"Little Women," "Ramona," "My Friend Flicka" - all were crafted as "adult" novels but endure as stories for young readers.

This demeans them in no way; their narrative directness and stylistic simplicity are virtues, and their youthful protagonists lure through the identification factor those adolescents progressing toward "grown-up" fiction.The authors of the aforementioned trio all were women; so was the author of the work in primary focus here. She was Marjorie Kinnan Rawlings (1896-1955), and her third novel was awarded the Pulitzer Prize for fiction in 1938 after selling well to an adult constituency.

Yet Rawlings' "The Yearling" today is most readily identified as a classic for juveniles. Along with Robert Louis Stevenson's "Treasure Island" and "Kidnapped" and some other notable works consciously addressed to literate children, "The Yearling" was reissued by Scribner's in a luxurious edition ennobled by N.C. Wyeth's paintings.

That children are drawn to "The Yearling" is good, but this novel of northern Florida's scrub country should not be shunned by mature readers. They are likely to be impressed by the moral lesson Rawlings imparts, although her narrative is not a sermon - as is, for one, Johanna Spyri's "Heidi."

Marjorie Kinnan Rawlings may be less than a so-called "major" writer and she usually is considered in the realm of "regional" authorship, which should not diminish literary artistry, yet somehow does in the critical imagination.

This writer seems also to have become misrepresented by the popular conception of her. She was not an unlettered backwoods woman revealing her own poverty and crude culture in her fiction. She wrote not of what she experienced but of what she observed.

Marjorie Kinnan was born in Washington, D.C., took a degree in English at the University of Wisconsin, and for an even decade was a working journalist for eastern newspapers and magazines. After she married Charles Rawlings, they relocated in Florida in 1928, prospering there as orange-grove farmers. Poverty was all around them at Cross Creek, but Marjorie Rawlings was captivated by the spirit and vitality of her neighbors eking a marginal existence from the land.

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She began writing stories and sketches depicting her almost unknown slice of Florida. This led to her being essentially discovered by Maxwell Perkins, the fabled editor at Scribner's. Max Perkins is known primarily for nurturing the imposing Hemingway-Fitzgerald-Wolfe triumvirate, but he was also quite effective with female writers, including Taylor Caldwell, whom he guided into commercial stardom. The Perkins correspondence, collected between hardcovers, discloses the editor's pride as catalyst for Marjorie Rawlings' development as a novelist.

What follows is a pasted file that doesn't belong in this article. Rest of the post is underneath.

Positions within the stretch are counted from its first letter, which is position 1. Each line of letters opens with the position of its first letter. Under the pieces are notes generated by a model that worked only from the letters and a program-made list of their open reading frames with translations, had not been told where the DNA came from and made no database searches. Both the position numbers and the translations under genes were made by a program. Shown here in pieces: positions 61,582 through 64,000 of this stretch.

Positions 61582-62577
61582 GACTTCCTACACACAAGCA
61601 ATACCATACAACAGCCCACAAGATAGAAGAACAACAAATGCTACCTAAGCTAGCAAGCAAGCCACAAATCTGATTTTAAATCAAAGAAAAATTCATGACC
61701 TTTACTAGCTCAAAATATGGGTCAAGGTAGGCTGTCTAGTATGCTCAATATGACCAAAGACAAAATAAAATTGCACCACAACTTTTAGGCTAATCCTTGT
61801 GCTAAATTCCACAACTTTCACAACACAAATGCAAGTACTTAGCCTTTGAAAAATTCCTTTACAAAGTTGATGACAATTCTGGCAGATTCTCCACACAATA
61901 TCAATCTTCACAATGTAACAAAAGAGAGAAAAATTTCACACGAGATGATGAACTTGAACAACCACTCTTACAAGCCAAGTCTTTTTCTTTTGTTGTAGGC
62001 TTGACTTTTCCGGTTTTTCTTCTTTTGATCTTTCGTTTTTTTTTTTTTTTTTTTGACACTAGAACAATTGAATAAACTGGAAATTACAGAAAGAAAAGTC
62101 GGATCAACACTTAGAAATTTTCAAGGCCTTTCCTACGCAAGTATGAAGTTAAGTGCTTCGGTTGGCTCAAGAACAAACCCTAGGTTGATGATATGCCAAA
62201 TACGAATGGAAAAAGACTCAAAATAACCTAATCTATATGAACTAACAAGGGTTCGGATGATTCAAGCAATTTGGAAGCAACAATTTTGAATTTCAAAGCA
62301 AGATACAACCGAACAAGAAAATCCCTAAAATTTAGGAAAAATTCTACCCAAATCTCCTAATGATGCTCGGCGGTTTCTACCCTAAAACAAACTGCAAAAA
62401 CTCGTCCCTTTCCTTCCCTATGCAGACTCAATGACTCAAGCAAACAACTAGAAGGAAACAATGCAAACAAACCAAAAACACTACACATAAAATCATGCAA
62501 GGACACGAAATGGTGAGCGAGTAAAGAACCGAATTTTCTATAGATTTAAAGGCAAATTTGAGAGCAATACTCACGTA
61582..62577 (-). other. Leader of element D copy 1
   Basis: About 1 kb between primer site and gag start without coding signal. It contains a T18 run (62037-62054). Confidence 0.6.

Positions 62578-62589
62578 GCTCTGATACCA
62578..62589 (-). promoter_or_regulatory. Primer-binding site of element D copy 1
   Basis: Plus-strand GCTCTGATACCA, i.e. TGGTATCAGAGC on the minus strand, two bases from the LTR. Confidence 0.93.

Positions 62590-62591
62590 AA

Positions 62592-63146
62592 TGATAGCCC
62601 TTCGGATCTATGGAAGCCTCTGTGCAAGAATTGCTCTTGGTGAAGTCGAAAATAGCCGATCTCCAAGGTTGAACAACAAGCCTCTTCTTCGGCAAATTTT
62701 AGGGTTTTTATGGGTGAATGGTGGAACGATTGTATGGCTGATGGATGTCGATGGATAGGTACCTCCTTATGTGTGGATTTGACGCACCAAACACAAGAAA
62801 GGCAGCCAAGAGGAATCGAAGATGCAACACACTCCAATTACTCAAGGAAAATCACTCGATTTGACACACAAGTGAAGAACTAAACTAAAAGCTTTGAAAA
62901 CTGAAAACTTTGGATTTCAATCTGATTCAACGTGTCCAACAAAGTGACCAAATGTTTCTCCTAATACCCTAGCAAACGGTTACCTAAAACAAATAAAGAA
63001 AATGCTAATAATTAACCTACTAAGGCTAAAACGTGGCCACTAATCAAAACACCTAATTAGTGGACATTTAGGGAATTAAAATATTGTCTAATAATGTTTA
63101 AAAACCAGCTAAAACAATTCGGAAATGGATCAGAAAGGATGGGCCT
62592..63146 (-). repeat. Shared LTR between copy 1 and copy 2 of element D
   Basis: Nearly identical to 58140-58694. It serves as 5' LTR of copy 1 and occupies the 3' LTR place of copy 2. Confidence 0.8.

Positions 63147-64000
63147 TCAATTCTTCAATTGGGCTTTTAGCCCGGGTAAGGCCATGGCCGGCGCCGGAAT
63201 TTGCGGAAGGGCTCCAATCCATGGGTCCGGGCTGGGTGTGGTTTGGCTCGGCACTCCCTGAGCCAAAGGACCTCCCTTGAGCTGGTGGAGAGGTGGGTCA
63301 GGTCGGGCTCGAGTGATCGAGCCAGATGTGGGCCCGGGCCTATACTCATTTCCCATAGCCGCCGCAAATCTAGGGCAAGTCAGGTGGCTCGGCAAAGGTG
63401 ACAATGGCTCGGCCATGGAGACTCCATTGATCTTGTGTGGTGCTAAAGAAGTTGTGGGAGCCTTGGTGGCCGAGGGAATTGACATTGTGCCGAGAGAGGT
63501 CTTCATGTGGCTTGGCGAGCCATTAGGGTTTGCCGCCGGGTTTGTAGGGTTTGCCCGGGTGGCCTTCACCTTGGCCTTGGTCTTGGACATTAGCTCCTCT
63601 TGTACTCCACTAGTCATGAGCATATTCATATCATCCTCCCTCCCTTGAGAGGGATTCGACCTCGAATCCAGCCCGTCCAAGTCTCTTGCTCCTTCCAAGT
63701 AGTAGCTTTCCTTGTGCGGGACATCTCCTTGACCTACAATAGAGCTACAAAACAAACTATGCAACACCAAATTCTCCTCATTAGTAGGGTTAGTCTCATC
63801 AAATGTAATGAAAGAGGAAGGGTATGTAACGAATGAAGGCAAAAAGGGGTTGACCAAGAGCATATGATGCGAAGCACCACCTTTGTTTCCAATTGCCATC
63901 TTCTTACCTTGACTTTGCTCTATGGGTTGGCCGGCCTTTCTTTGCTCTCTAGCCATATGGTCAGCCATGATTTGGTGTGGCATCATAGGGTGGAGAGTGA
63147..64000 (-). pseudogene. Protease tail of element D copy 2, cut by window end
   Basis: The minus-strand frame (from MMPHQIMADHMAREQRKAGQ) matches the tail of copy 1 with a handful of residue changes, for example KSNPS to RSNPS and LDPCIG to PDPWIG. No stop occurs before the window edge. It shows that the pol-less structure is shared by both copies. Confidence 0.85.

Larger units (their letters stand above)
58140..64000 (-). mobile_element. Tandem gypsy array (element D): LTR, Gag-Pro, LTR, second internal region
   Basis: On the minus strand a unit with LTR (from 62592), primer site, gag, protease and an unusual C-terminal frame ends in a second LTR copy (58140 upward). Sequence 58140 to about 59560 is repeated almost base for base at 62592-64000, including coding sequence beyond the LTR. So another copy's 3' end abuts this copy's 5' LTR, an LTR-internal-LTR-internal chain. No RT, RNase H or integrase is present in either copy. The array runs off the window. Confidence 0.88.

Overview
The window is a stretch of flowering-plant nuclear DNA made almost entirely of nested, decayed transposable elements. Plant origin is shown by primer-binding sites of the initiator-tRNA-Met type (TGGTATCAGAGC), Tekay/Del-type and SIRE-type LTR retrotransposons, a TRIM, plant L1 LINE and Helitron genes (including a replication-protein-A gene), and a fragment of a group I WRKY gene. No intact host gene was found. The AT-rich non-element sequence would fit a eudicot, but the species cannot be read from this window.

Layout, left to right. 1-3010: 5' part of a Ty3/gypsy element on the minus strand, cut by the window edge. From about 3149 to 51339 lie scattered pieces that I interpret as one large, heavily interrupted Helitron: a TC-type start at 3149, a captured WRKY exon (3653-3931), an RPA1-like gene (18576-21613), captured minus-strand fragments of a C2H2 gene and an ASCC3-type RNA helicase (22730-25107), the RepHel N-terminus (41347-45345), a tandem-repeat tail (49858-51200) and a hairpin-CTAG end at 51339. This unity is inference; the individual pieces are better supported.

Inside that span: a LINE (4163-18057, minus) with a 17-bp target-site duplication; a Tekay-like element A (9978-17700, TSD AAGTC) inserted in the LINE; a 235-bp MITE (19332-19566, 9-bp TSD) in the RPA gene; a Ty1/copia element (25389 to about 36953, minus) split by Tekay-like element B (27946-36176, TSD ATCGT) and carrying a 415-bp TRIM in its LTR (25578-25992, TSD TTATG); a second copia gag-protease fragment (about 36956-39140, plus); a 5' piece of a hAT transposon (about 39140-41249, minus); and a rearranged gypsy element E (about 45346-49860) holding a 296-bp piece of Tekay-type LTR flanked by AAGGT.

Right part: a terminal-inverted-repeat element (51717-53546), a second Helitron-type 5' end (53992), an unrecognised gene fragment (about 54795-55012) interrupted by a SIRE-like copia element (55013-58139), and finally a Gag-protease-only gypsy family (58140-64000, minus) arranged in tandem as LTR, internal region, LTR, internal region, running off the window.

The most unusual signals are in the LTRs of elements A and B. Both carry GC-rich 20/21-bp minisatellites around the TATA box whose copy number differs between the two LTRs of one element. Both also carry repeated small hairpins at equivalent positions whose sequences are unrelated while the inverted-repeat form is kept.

"South Moon Under" (1933) and "Golden Apples" (1935), both set in primitive Florida, established her promise. "The Yearling" signaled fulfillment, and also marked her peak; she believed that afterward, she was "spooked" by its success, and with less success she wrote of other locales. She did, however, produce another near-classic, with the quasi-fictional/autobiographical "Cross Creek" (1942).

"The Yearling," though, is Marjorie Rawlings' monument. It is the story of the Baxters, a hard-pressed farm family - stalwart father, practical mother, and lonely 12-year-old son. The boy, Jody, finds an orphaned fawn and gains companionship from this unlikely pet.

Bliss eventually yields to tragedy. When the yearling deer begins destroying the family's meager crops, Penny Baxter orders his son to shoot his pet. So it's a rite-of-passage tale, with Jody gaining his manhood by dutifully killing the thing he loves. A tear-jerker, yes, but without artifice; Rawlings' people are real.

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